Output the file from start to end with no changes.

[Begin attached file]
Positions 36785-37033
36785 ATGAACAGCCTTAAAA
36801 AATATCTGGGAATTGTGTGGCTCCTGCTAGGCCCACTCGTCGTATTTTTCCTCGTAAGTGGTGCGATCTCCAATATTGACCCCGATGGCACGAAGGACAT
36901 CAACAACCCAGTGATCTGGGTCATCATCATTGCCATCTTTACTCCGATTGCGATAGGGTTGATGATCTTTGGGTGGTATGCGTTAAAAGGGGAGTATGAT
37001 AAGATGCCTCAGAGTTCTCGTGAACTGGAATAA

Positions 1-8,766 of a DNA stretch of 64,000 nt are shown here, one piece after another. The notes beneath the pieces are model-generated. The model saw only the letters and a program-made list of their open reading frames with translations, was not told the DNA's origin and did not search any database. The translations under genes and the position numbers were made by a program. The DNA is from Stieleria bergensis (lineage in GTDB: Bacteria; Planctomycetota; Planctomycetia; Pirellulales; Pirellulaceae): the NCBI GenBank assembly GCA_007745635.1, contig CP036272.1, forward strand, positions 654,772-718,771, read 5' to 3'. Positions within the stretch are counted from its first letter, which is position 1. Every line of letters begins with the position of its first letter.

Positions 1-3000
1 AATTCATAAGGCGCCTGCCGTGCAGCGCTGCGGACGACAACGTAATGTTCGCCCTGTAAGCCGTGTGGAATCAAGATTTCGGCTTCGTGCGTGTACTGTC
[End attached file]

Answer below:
Positions 36785-37033
36785 ATGAACAGCCTTAAAA
36801 AATATCTGGGAATTGTGTGGCTCCTGCTAGGCCCACTCGTCGTATTTTTCCTCGTAAGTGGTGCGATCTCCAATATTGACCCCGATGGCACGAAGGACAT
36901 CAACAACCCAGTGATCTGGGTCATCATCATTGCCATCTTTACTCCGATTGCGATAGGGTTGATGATCTTTGGGTGGTATGCGTTAAAAGGGGAGTATGAT
37001 AAGATGCCTCAGAGTTCTCGTGAACTGGAATAA

Positions 1-8,766 of a DNA stretch of 64,000 nt are shown here, one piece after another. The notes beneath the pieces are model-generated. The model saw only the letters and a program-made list of their open reading frames with translations, was not told the DNA's origin and did not search any database. The translations under genes and the position numbers were made by a program. The DNA is from Stieleria bergensis (lineage in GTDB: Bacteria; Planctomycetota; Planctomycetia; Pirellulales; Pirellulaceae): the NCBI GenBank assembly GCA_007745635.1, contig CP036272.1, forward strand, positions 654,772-718,771, read 5' to 3'. Positions within the stretch are counted from its first letter, which is position 1. Every line of letters begins with the position of its first letter.

Positions 1-3000
1 AATTCATAAGGCGCCTGCCGTGCAGCGCTGCGGACGACAACGTAATGTTCGCCCTGTAAGCCGTGTGGAATCAAGATTTCGGCTTCGTGCGTGTACTGTC